Although it is generally assumed that there have always been limits to what soldiers are permitted to do in war, it was not until 1863, in the heat of the Civil War, that the United States issued its first Army manual. Subsequently, manuals of land warfare were issued in 1914, 1934, 1940, 1944, 1956, and 1976 by the American military. In this volume, Wells provides a systematic examination of the evolution of American rules of warfare. In addition to providing the texts of key elements of the manuals and analyzing them, Wells relates the manuals to international attempts to set limits on war practices. This book will be invaluable to those concerned with military law, here and abroad, to students of international law, and to military policy makers.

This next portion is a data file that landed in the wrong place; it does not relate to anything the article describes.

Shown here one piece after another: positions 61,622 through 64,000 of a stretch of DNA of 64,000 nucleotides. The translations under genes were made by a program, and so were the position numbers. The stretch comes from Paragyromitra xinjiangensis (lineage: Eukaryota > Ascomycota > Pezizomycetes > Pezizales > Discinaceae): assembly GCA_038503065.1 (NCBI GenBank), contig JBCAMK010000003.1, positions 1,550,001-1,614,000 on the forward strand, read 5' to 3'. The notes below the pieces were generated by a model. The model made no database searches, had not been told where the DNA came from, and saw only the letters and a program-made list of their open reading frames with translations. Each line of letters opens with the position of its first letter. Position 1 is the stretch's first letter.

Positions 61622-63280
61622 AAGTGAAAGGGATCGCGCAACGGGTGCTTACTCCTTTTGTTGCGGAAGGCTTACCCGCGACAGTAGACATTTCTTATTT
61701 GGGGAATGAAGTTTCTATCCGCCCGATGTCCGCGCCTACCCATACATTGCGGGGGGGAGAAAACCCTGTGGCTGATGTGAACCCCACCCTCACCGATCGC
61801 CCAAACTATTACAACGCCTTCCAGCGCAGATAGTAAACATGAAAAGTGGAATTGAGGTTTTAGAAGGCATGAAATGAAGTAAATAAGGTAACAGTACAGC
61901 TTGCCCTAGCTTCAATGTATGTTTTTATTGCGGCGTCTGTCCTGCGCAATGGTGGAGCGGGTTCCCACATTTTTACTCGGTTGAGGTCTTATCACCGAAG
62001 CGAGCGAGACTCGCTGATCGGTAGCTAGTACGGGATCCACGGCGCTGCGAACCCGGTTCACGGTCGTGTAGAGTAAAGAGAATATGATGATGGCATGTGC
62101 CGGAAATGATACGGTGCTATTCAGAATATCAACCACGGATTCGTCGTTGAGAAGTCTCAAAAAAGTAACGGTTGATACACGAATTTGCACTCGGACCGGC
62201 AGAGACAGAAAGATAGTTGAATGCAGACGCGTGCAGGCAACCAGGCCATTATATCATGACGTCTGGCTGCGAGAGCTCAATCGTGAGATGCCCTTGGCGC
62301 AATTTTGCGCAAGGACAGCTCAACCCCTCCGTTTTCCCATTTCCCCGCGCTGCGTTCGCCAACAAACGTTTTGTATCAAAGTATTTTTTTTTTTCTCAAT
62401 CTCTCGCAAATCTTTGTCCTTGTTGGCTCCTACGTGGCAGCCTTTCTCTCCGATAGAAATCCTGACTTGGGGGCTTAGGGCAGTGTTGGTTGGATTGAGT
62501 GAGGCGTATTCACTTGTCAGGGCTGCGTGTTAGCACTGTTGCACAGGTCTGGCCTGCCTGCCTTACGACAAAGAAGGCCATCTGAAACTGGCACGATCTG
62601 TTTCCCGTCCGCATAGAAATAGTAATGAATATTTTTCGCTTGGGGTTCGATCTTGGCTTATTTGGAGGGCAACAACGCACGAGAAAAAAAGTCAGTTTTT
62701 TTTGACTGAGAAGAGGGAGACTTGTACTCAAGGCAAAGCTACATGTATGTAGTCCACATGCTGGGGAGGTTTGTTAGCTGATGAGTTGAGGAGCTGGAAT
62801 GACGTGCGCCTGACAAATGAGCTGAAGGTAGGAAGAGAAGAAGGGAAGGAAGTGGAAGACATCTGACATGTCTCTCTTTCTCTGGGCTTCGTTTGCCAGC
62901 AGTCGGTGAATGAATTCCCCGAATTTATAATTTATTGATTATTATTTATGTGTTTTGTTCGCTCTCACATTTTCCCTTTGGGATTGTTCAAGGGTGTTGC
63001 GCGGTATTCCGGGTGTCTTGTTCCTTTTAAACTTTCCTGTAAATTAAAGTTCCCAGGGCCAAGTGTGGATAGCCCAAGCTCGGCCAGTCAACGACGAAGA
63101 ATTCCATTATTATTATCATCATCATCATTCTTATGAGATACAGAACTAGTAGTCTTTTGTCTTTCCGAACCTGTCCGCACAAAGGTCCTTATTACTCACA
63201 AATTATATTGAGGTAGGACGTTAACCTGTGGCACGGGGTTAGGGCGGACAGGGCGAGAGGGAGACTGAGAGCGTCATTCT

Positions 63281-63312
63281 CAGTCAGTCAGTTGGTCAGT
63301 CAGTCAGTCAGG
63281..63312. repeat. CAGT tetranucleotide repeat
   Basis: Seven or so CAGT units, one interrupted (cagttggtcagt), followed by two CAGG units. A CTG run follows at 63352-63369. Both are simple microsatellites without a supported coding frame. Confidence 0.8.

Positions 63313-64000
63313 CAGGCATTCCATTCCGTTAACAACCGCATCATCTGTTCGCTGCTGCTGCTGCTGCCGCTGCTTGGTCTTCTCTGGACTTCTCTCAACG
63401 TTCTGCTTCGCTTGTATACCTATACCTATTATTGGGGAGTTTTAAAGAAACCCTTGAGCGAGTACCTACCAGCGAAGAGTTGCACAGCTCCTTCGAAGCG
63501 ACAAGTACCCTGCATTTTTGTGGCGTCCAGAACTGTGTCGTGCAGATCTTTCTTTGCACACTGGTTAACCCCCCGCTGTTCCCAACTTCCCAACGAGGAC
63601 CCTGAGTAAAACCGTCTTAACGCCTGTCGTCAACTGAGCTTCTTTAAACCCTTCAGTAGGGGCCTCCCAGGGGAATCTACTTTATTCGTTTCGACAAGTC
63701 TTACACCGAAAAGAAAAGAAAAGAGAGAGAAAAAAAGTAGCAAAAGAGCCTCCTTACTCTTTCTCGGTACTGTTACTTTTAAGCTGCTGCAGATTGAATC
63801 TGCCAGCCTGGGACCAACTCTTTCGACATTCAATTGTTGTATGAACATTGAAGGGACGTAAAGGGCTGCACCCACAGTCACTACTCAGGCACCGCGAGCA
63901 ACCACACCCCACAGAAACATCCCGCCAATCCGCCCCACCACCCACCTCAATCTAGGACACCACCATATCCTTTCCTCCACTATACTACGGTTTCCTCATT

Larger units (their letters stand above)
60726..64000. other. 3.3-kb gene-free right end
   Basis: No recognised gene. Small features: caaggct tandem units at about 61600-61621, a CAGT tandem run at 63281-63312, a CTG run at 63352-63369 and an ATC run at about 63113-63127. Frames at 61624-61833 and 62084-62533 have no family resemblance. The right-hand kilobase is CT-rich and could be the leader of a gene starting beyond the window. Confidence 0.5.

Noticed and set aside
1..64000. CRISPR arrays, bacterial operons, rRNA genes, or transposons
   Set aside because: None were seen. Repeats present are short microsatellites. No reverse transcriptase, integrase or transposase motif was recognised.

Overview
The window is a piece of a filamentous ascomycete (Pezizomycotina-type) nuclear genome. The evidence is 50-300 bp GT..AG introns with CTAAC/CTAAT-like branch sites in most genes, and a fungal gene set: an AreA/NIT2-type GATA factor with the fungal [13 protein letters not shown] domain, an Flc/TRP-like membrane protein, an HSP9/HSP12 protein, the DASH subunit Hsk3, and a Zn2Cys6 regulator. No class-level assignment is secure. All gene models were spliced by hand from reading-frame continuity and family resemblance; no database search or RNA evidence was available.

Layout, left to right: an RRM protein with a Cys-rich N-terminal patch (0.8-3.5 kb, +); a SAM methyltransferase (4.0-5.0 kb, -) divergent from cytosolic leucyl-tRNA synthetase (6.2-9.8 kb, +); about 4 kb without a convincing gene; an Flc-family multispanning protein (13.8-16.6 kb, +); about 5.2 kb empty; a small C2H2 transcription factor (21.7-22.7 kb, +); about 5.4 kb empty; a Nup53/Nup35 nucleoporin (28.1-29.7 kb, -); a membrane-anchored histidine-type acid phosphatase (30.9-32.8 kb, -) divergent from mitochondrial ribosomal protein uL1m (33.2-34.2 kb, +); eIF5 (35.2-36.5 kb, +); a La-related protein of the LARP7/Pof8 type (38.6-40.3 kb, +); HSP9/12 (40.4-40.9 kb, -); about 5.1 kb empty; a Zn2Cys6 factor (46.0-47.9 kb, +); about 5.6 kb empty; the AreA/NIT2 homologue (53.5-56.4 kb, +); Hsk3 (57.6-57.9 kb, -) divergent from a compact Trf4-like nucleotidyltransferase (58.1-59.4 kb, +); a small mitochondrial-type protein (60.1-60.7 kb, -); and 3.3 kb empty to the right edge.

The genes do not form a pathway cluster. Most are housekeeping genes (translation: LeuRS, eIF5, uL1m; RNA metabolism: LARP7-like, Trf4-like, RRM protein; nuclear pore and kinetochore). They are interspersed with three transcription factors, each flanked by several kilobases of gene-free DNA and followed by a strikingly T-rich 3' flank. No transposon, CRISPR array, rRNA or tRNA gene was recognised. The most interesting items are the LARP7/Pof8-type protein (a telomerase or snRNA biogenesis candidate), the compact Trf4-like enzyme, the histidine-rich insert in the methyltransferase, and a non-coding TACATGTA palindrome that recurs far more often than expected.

Number of pages: 224
Weight: 525 g
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